Saturday, April 28, 2007



The Gospel Text: John 10:27-30

Jesus said:
"My sheep hear my voice;
I know them, and they follow me.
I give them eternal life, and they shall never perish.
No one can take them out of my hand.
My Father, who has given them to me, is greater than all,
and no one can take them out of the Father’s hand.
The Father and I are one."
Instead of my usual Sunday commentary, I'm posting a Pastoral Statement from our bishop of the Diocese of Imus (Cavite). Bishop Chito Tagle relates the Gospel reading from John 10:27-30 ("Good Shepherd" theme) to the forthcoming midterm elections. Note, however, that the text does not come from the Good Shepherd discourse but from Jesus' interaction with his fellow Jews during the Feast of the Dedication (Jewish Hannukah). To have a proper context, the Good Shepherd discourse in 10:1-21 is worth reading then.
A good background material on the symbolism of shepherd in the Bible is the work of Elena Bosetti, Yahweh, Shepherd of the People: Pastoral Symbolism in the Old Testament (Slough, UKMaynooth, Ireland: St. Pauls, 1993). Sister Elena Bosetti is a member of the Pastorelle sisters and currently professor of Biblical Theology at the Gregorian University. Please click on this for a sample of her lectio divina on shepherd.
Here’s the pastoral statement of Bishop Chito Tagle:

Today is Good Shepherd Sunday. We praise God for sending us Jesus, the Good Shepherd who offered himself so that we may have life.
Life. Humane and full life – that is God’s design for us. That is our dream as well. As one Filipino people, we hope that after periods of trials, the vision of the Book of Revelation may come true: “Never again shall they know hunger or thirst…for the Lamb on the throne will shepherd them. He will lead them to springs of life-giving water, and God will wipe every tear from their eyes” (Rev 7:16-17). It is clear that when Jesus the Lamb of God shephers the suffering people, they will find a humane and full life.
How was Jesus able to truly shepherd us? The gospel describes Him and His shepherding in three ways. First, He knows his sheep and they follow Him (Jn 10:27). He is not a stranger who does not understand his sheep, but rather one who has intimately entered their lives. Secondly, He gives them eternal life and they will not perish (Jn 10:28). Jesus does not lead the sheep to destruction or death but to the good. Thirdly, Jesus and his Father are one (Jm 10:30). His loving union with the Father and His will is the root of His love and mission towards the sheep. His shepherding does not spring from ambition but from the love of the God the Father. A shepherd with these three characteristics of Jesus will surely lead us to a humane and full life.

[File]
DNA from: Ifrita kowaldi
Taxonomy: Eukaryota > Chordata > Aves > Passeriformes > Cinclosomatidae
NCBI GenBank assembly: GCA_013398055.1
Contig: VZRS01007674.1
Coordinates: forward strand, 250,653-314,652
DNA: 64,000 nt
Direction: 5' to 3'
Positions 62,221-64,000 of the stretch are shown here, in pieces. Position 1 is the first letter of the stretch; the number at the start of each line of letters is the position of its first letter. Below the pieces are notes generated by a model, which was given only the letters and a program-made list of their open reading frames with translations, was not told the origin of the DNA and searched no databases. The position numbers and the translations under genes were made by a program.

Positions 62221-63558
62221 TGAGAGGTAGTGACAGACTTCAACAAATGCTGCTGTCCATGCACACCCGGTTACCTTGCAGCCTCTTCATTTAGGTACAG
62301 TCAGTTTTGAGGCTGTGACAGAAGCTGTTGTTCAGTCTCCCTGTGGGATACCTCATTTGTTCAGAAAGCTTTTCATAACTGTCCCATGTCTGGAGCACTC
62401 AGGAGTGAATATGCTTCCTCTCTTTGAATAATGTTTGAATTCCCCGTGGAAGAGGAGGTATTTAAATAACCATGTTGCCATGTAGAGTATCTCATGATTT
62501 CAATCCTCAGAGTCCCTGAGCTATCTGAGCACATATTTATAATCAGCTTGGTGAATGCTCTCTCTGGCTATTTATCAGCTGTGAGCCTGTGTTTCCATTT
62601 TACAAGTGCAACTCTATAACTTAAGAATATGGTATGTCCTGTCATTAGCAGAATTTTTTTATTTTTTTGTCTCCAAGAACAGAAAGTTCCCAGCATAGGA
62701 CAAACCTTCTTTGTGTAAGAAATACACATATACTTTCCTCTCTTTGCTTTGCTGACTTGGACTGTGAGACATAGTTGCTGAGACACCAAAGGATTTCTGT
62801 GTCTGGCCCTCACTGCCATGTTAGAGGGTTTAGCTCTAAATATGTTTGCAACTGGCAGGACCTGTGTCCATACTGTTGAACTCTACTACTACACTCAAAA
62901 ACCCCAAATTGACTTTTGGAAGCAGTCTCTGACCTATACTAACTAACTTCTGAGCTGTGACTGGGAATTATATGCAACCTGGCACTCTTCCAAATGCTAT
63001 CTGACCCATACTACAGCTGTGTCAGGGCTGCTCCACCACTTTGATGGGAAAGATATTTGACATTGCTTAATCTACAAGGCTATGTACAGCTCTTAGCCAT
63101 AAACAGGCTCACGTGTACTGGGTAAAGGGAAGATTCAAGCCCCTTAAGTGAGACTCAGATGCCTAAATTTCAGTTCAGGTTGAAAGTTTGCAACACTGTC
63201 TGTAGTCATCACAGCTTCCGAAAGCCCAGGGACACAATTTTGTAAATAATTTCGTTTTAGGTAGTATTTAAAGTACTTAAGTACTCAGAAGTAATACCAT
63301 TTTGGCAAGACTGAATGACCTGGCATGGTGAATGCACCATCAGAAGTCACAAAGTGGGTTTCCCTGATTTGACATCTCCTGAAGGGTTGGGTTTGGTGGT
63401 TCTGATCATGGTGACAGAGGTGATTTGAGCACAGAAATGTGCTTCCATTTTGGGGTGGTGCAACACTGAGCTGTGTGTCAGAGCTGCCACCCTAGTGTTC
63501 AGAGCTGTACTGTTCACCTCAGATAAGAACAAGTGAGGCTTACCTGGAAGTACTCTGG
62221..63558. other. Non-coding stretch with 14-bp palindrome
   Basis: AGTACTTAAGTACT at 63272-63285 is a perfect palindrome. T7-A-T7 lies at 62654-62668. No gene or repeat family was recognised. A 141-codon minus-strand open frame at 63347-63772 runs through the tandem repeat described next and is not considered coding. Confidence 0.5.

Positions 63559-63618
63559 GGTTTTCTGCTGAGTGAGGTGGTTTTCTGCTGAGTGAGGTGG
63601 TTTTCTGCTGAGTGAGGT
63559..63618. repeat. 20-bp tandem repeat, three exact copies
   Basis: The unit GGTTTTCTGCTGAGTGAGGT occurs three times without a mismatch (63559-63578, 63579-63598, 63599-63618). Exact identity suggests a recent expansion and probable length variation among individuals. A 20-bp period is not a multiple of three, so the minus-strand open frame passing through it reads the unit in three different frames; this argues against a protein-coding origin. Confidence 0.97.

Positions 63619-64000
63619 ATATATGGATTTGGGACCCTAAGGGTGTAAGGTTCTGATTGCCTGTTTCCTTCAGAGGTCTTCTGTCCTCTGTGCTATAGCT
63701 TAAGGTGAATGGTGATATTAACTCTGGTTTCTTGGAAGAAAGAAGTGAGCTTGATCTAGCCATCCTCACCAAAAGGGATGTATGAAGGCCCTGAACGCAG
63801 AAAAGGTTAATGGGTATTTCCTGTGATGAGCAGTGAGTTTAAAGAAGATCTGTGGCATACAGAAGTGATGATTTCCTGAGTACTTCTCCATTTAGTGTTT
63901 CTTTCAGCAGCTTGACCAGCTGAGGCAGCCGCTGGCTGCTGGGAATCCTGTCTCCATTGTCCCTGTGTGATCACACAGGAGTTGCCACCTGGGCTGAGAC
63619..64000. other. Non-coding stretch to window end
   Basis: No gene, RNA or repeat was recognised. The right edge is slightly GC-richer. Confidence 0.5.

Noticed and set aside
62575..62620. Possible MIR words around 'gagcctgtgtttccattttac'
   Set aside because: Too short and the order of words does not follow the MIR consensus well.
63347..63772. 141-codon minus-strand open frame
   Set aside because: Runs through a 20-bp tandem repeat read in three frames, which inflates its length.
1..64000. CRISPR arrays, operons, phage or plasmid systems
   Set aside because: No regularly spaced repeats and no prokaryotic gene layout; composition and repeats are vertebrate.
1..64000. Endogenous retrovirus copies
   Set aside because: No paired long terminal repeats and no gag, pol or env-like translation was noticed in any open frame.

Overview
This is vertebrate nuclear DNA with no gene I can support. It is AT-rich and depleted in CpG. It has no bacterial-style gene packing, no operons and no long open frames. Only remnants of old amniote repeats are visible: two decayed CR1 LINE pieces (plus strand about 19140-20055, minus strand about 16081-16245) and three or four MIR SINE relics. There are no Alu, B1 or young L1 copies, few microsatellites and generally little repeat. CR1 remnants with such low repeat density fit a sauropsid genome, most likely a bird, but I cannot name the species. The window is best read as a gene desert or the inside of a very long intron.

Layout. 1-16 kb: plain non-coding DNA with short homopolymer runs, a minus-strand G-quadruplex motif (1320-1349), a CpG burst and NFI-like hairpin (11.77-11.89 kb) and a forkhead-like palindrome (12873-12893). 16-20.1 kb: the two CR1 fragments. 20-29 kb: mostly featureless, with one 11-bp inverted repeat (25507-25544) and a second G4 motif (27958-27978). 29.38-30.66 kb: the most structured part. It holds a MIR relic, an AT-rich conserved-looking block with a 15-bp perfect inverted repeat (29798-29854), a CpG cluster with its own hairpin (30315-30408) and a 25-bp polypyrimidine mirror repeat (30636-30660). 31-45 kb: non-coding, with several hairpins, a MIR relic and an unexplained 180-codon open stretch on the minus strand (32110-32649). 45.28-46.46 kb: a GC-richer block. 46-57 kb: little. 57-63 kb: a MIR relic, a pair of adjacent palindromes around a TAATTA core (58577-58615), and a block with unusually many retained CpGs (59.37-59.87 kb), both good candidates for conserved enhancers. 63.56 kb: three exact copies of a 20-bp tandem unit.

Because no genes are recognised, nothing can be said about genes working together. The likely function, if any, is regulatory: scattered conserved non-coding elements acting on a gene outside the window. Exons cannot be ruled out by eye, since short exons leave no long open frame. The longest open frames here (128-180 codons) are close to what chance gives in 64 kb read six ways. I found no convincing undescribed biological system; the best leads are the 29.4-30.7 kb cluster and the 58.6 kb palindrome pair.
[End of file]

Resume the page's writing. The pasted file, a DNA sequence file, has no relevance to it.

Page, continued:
In two weeks we shall have national and local elections. We will choose our leaders or shepherds in government. Let us not forget, however, that in building up our society, all of us are shepherds. Our nation, province, town or city is our common responsibility. Common responsibility calls for common shepherding. This is called participatory governance. Everyone shares in achieving a humane and full life for all. The Social Teaching of the Church stresses that it is a Christian duty to participate in community life especially through an informed and responsible choice of leaders during elections (Compendium 190-191). Pope John Paul II teaches that democracy is safeguarded when the people choose their leaders and hold them accountable to the people (Centessimus Annus 46). It is the obligation of those elected to give an accounting of their work to the people (Compendium 408). Therefore, leaders and citizens are shepherds of one another so that the whole community may achieve a humane and full life.